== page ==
Dear Michael: We have a situation with our estate. Our son has been farming with us for the past 30-some years – we are in our late 70s – but my husband still actively farms as a 50-50 partner with our son. Over the years we have put plenty of savings into retirement plans such as Simplified Employee Pension (SEP) plans and we’ve built quite a tidy sum in savings as well. We have four other children.
Now that we have reached our 70s, we are required to take out our required minimum distribution from our SEP plans. In order to avoid income taxes on the income my husband earns and on the distributions, we have to continue to buy machinery. In my mind, this favors the farming child as he receives all the new machinery when we die. But my husband insists on doing this annually, and my son isn’t about to argue with him if he gets new machinery each year.
We had purchased a million-dollar term insurance policy to make up the difference with our other four children, but now the company says we need to convert it and it would be close to $60,000 per year in premiums. Does your planning help us in our situation? – Rebalancing Our Estate
Dear Rebalancing: You have a pretty common situation for most farmers as they get older and continue to farm – whether that’s full-time farming or share-cropping. Your husband has been trained since he was a child to always buy something for your farm operation that’s tax-deductible rather than pay income taxes. He is so focused on that one solution that he doesn’t realize there are better options.
I had a similar client – same situation. We set up a plan for him whereby rather than buying farm machinery each year, he could make a contribution to his defined benefit pension plan.
Unlike other tax-deductible plans, he could continue to make contributions to his plan past the age of 70 and in much higher amounts – in this case around $250,000 per year for five years.
In addition, the plan was insured with $890,000 of life insurance which would go tax free to the beneficiaries. The premiums to the life insurance were also deductible except for the annual pure cost of the insurance of about $6,000 per year.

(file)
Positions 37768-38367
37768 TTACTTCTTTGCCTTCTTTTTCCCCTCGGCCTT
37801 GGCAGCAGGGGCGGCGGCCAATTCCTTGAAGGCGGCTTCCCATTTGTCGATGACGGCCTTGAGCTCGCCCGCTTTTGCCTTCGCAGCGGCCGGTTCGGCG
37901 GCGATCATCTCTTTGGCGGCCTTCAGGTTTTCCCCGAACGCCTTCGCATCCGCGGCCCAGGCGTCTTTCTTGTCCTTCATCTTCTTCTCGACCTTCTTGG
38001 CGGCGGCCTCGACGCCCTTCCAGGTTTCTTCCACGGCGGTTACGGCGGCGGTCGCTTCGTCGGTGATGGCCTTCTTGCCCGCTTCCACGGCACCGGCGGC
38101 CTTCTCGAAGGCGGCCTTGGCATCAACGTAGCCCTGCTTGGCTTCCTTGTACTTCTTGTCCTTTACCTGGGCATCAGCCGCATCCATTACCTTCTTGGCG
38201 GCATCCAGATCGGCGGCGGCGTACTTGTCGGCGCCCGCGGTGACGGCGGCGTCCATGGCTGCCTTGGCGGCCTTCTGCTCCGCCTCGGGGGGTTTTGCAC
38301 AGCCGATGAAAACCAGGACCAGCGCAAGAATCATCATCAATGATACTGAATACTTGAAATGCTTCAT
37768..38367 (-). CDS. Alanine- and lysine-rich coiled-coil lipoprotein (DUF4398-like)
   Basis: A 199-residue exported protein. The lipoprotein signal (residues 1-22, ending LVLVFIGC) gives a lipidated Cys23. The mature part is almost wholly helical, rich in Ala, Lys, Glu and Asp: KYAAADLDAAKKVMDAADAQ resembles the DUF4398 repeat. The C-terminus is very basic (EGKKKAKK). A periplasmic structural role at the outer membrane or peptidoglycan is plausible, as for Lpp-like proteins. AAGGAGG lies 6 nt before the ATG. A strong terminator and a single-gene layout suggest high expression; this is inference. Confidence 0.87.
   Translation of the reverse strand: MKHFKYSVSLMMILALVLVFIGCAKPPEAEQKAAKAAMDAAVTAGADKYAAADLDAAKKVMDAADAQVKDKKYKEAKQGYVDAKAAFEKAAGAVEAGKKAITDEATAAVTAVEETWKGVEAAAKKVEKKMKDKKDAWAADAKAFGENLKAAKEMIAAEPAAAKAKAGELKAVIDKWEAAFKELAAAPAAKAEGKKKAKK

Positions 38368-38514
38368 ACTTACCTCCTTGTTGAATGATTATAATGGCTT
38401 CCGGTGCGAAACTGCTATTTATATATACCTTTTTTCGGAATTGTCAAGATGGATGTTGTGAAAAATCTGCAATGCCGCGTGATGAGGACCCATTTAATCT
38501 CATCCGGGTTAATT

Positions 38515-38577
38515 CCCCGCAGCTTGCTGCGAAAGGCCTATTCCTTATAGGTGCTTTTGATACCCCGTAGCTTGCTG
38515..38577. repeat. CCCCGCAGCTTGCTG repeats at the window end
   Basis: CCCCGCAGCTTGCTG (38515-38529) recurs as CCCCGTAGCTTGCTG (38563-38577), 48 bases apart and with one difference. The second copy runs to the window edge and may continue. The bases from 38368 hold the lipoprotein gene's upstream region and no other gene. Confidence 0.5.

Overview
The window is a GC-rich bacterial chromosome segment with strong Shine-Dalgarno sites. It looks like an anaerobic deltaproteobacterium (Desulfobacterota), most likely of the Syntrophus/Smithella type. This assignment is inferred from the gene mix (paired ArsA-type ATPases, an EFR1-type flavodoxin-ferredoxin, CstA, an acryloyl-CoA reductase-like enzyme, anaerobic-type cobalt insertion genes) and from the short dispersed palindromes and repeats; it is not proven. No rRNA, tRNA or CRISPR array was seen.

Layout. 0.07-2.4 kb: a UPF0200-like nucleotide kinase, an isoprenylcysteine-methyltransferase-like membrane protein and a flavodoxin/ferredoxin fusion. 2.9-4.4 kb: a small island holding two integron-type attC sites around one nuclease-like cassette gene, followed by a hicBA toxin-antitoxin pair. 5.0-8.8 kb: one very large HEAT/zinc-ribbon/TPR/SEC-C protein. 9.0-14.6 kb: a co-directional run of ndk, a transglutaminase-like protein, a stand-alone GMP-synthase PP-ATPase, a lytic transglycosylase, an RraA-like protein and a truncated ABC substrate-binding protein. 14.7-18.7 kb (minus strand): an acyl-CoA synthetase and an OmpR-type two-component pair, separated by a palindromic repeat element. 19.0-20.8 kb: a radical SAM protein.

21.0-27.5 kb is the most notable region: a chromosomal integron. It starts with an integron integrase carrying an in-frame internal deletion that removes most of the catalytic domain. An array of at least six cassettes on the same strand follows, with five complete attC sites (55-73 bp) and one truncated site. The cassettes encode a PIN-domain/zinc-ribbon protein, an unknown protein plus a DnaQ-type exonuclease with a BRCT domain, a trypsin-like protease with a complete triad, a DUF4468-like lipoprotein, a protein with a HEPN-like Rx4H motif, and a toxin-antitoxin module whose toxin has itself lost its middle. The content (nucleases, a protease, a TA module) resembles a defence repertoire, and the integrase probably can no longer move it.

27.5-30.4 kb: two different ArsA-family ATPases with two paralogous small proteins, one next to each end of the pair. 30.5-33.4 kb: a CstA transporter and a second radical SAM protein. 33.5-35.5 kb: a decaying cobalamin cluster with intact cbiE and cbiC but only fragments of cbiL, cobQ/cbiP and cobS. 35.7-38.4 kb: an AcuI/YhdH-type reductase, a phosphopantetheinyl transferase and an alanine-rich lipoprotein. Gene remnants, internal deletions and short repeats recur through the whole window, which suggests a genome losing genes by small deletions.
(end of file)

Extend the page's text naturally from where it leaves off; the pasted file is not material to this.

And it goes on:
With the contributions, within five years this insurance amount had grown to more than $1.1 million. He also had acquired almost $1.3 million in his pension fund. To his beneficiaries, when he died, he would leave more than $2.4 million.
Now this is an example of two different methods of dealing with income taxes as you get older. One, having to take required minimum distributions plus still paying income taxes on active earnings led your husband to continue to build on the farming son’s side of the estate ledger and, inadvertently, lowering the non-farming children’s share as he took the required minimum distributions out and bought machinery with it. One child was benefiting while the other children, unbeknownst to them for the time being, were losing value each and every year. Converting the term insurance will cost another $60,000 (after tax) to the plan.
The second farmer determined he wanted to rebalance his estate so he took the money and put it into the pension plan. He was able to get a higher tax deduction than if he continued to buy machinery. He was able to provide the other beneficiaries with a tax-free death benefit from the insurance as well as a growing fund of value in the pension plan. He was able to turn what would have been $1 million of taxable income to him into $2.4 million of which almost half was tax free to his non-farming children.
In essence, one farmer bought $1 million worth of machinery for his farming son which will be worth half that in three years, making the farm son very happy, but he was annually inadvertently lowering the amount his non-farming children would receive. The other farmer put a $1 million aside that turned into $2.4 million for his non-farm children and told his farming son he was old enough to start replacing the machinery as needed.
Which ledger do you think all of his children were the happiest with when each of these farmers died?